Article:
While there “may be ways” that the SEC can reallocate its existing resources to accommodate a higher advisor exam rate, the SEC “cannot solve this [exam deficiency] problem without additional resources from Congress,” argued Barbara Roper, director of Investor Protection at the Consumer Federation of America.
Since the early 1980s, Roper said, SEC funding “has not begun to keep pace with the growth” in the SEC’s responsibilities.
Indeed, SEC Chairwoman Mary Jo White said in November at the Securities Industry and Financial Markets Association’s annual conference that the agency’s budget is “always a challenge,” and that she would “continue to focus” on getting Congress to boost the SEC’s funding in the new Congress.
Brian Hamburger, founder of the New Jersey-based Hamburger Law Firm and its affiliate MarketCounsel, which offers RIA compliance services, argued, however, that it’s not the “industry’s responsibility” to pay the SEC to conduct exams, as user fees would require. Hamburger doesn’t see the odds favoring user-fees legislation moving forward.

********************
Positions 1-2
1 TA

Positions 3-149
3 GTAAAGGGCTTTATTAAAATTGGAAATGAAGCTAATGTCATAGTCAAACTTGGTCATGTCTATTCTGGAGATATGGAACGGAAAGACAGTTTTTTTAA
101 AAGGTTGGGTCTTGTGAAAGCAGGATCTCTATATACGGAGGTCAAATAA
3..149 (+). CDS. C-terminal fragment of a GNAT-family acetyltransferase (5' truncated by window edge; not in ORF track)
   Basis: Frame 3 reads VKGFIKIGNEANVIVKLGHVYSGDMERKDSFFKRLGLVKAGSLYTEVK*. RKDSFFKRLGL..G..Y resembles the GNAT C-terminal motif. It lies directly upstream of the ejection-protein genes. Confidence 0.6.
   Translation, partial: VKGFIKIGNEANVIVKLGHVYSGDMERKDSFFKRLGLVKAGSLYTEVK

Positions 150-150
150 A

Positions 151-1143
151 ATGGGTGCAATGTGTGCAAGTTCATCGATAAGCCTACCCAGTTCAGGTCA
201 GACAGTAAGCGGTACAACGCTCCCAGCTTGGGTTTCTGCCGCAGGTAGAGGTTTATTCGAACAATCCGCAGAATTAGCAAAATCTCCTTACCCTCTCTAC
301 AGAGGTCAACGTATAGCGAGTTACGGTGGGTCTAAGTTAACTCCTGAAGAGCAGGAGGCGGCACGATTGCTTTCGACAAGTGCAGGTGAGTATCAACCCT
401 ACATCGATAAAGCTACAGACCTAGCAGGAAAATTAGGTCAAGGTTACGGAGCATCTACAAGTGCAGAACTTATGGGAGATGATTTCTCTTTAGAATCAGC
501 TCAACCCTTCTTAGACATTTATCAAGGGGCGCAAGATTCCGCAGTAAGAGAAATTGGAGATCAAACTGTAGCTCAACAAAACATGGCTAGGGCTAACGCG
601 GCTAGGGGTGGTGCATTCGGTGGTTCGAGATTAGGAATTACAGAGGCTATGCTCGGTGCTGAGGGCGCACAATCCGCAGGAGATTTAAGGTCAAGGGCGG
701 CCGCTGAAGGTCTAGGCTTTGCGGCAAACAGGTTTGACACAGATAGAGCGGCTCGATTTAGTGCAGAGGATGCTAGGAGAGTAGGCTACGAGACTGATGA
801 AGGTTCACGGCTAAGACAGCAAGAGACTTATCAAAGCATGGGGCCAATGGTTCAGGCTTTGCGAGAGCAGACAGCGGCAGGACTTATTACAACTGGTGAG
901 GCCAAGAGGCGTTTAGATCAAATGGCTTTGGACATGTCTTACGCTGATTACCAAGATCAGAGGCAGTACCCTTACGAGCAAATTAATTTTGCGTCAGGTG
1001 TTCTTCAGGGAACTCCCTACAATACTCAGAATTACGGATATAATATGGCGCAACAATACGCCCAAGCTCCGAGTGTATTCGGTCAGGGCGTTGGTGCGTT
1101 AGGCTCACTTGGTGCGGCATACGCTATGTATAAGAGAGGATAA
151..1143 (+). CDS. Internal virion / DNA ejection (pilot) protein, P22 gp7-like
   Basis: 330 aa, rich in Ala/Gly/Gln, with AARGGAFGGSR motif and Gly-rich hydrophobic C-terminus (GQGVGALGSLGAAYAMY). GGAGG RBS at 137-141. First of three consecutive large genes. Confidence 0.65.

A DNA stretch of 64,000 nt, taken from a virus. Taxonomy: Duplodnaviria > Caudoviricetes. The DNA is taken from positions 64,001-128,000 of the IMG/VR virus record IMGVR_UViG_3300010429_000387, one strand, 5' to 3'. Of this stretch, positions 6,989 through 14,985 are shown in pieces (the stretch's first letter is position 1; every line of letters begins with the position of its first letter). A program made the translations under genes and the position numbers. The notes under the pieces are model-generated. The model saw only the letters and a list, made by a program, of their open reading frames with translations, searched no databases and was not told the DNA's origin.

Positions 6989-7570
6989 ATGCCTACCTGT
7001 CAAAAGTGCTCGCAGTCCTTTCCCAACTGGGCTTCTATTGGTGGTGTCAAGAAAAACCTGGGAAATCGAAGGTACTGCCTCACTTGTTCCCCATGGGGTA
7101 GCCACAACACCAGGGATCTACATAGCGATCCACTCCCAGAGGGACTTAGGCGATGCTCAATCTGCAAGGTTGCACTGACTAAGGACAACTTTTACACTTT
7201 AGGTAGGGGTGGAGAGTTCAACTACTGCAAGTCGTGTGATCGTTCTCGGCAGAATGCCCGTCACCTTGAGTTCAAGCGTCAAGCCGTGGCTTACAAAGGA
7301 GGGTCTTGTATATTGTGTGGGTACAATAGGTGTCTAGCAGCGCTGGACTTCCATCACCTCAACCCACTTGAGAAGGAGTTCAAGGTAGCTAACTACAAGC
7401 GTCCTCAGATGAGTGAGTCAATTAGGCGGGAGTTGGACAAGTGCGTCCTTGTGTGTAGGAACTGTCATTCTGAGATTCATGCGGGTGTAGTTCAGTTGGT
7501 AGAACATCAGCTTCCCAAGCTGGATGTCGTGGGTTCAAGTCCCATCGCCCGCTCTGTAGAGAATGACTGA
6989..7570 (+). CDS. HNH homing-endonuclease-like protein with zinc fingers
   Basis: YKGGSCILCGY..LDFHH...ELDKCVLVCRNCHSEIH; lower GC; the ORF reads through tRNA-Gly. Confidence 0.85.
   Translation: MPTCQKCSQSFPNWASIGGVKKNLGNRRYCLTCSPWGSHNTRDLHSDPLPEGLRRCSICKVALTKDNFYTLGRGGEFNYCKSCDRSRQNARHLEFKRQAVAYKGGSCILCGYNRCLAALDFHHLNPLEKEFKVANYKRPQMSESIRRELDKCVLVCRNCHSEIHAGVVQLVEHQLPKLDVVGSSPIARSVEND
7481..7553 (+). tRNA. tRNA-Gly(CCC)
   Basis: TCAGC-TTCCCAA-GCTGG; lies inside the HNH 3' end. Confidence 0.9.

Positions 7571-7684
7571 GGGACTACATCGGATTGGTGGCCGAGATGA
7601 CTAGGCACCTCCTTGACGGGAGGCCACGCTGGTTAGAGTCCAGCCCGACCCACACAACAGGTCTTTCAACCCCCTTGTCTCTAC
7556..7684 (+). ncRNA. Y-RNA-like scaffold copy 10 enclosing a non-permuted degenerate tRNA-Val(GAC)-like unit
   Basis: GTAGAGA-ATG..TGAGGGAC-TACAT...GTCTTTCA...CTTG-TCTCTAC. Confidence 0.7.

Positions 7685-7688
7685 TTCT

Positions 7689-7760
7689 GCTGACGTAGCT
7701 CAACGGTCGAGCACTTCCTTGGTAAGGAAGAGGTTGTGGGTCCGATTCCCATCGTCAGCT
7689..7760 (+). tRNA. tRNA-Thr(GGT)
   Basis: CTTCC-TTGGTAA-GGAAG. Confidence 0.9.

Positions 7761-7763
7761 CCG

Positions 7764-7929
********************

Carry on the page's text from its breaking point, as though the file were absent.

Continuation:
Because the SEC has not been able to allocate more resources to advisor exams under its current budget, and with the likelihood that Congress will not provide the agency with more funding to do the job, Skip Schweiss, president of TD Ameritrade Trust Co. and managing director of advisor advocacy and industry affairs at TD Ameritrade Institutional, agreed that he doesn’t see user-fees legislation “moving forward.” However, Schweiss said he will continue to be an advocate for such legislation.
The SEC, Schweiss added, should assess its exam’s “efficiency”; instead of focusing time on making sure “all the I’s are dotted and the T’s are crossed, maybe you spend time making sure all the assets are there, are accounted for.”